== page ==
7:00 am to 12:00 pm/ 13 October/ Kansas City MO

So by using the worst form of interstate transportation, I came half way across the country to attend a Divine Liturgy at a Serbian Orthodox Church that had elements of Ethiopian Orthodoxy (umbrellas over the Eucharist is cool).  St. Mary’s has three readers to give the scriptures in Amharic, English, and Serbian (or was it Slavonic).  This was a very beautiful worship experience.  If only I didn’t have to catch the 1 pm bus.  I would have loved to linger after service (and apologize for coming up for the blessings for the catechist when, officially, I am  not one) and have those last conversations and good-byes.  This inter-cultural, inter-racial fellowship was a glimpse of what heaven will look like.  If I could have, I would have decided to stay in KC and be a part of the family at St. Mary’s.

Yet, my calling is here in my beloved eastern VA and (for now) as a Baptist pastor.  But, what am I to do will all that I have experienced?  For over a year, I have grown in the knowledge and spirituality of the One Holy Catholic and Apostolic Church.  Perhaps if I were not a pastor, I could go ahead and convert.  But even if I could afford to leave Trinity Baptist Church, would it be fair for me to up and leave one of the most appreciative and loving congregations a man could ask for?

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Having dinner the night before with Fr. Jerome Sanderson and Subdeacon Paul Abernathy shared an obvious piece of advice.  That morning Turbo Qualls reminded me of the challenge I have already taken.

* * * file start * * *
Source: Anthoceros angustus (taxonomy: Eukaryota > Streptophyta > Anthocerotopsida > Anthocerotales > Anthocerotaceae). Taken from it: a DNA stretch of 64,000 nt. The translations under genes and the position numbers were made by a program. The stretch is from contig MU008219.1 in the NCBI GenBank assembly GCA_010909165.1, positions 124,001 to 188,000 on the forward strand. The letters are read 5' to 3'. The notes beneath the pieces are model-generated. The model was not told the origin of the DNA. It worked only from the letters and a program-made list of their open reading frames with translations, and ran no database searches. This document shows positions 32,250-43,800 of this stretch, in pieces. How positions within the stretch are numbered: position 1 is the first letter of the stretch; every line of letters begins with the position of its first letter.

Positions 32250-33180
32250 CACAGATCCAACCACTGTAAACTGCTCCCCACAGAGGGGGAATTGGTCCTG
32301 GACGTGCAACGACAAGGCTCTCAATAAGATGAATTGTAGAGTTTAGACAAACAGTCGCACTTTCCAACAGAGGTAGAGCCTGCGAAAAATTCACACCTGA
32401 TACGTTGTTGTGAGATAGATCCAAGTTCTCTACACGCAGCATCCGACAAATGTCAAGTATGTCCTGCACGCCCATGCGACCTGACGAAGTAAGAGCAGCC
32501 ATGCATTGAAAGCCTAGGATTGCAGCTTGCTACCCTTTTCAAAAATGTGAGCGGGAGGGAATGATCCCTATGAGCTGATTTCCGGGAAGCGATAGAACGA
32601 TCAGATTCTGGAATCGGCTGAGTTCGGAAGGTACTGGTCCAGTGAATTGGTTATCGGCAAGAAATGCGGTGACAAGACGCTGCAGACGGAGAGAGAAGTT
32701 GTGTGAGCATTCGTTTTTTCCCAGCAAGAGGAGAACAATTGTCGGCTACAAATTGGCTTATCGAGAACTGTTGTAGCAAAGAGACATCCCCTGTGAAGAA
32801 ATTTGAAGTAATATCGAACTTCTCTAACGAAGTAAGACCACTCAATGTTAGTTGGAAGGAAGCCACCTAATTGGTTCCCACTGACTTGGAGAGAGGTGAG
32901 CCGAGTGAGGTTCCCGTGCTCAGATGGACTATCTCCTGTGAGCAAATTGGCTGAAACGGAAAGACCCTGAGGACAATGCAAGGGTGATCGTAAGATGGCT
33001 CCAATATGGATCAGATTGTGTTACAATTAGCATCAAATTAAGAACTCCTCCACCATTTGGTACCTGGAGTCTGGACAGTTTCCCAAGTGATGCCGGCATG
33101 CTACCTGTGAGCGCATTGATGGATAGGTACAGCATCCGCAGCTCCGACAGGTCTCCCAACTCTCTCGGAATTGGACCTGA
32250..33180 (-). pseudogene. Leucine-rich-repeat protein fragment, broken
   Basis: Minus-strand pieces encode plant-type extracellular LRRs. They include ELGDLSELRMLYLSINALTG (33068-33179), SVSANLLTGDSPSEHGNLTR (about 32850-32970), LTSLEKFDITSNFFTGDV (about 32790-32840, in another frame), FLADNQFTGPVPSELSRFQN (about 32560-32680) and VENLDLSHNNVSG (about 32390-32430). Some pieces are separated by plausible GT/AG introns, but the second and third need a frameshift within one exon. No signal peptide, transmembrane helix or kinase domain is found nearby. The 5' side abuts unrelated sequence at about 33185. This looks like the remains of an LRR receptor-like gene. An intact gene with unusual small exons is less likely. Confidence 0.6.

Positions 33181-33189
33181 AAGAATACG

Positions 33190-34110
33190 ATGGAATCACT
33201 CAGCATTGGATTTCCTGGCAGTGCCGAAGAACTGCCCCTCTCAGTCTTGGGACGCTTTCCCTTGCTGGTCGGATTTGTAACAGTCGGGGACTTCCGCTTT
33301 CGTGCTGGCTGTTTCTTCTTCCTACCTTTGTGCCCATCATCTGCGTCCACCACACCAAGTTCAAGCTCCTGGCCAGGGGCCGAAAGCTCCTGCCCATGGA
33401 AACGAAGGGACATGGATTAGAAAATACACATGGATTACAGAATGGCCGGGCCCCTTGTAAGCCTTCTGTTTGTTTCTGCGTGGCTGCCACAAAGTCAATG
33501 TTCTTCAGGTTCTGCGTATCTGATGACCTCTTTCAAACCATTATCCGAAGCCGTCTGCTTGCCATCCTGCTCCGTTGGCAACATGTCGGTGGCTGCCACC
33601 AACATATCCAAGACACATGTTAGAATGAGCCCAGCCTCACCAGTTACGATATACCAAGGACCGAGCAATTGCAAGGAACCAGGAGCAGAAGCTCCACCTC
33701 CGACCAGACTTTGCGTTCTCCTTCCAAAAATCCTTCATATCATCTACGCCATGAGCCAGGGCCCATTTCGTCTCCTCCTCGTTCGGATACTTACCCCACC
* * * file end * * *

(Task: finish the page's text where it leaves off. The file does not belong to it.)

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From the father and deacon:  Take your time and make good steps.  It is too easy to wish to either run away to St. Basil or try to force what little I know down the throats of my congregation (I tried by praying the opening prayer of the Trisagion prayers during the invocation.  Some of my members felt uncomfortable with springing it on them without warning.).  I can’t take the easy way out.  Bringing Orthodoxy to African-Americans and anyone else in this area who is willing to listen will be and is a challenge.  Actually, there are people I communicate with who are interested in how I came to be involved with Orthodoxy and how I balance being a Baptist pastor and yet one who practices elements of and has a deep appreciation for this ancient faith (praying the Hours, keeping the fasting rules, venerating icons).  I have set something of an idea that I would convert to Orthodoxy sometime in 2015.  Who knows, I may or may not convert then.  It may be that I remain Baptist, yet with a strong slant towards Eastern Christian thought.  Or, as some Orthodox have suggested, I will reach a point where I just can’t stand being away from the church so much and take the plunge.  In either case, I need to be very prayerful and careful of each decision I make about my journey and how I invite others to walk with me.

But this is a journey that I must share.  Turbo told me that a good pastor is someone who shares what he knows with his people.  I have not been shy about telling people about my journey.  I think that pursuing Orthodoxy has been one of the best things that has happened in my Christian journey.  I am learning about how the Bible came into being and how it was originally interpreted by the church who first established the faith.  I am learning about the church that was founded by Africans, Asians, and Europeans.  As best as conditions allow, I am practicing the faith the way it has been done for almost 2,000 years.  This is a pearl of great price!  How can I not want to share it?

St. Moses the Black

St. Moses the Black

So, what is the plan?  Right now, I see myself as a bridge builder between the traditional Black Baptist and Orthodox Churches.  My task is to interpret between both of these very different worlds.  There are some strong similarities, especially with the older manifestations of our church during slavery and Jim Crow.  Yet, there are stark differences in theology and thought.  Surely, there are people far more qualified for this task.  Yet, it has been given to me.  May the Lord lead me to lead others in love, truth, and wisdom.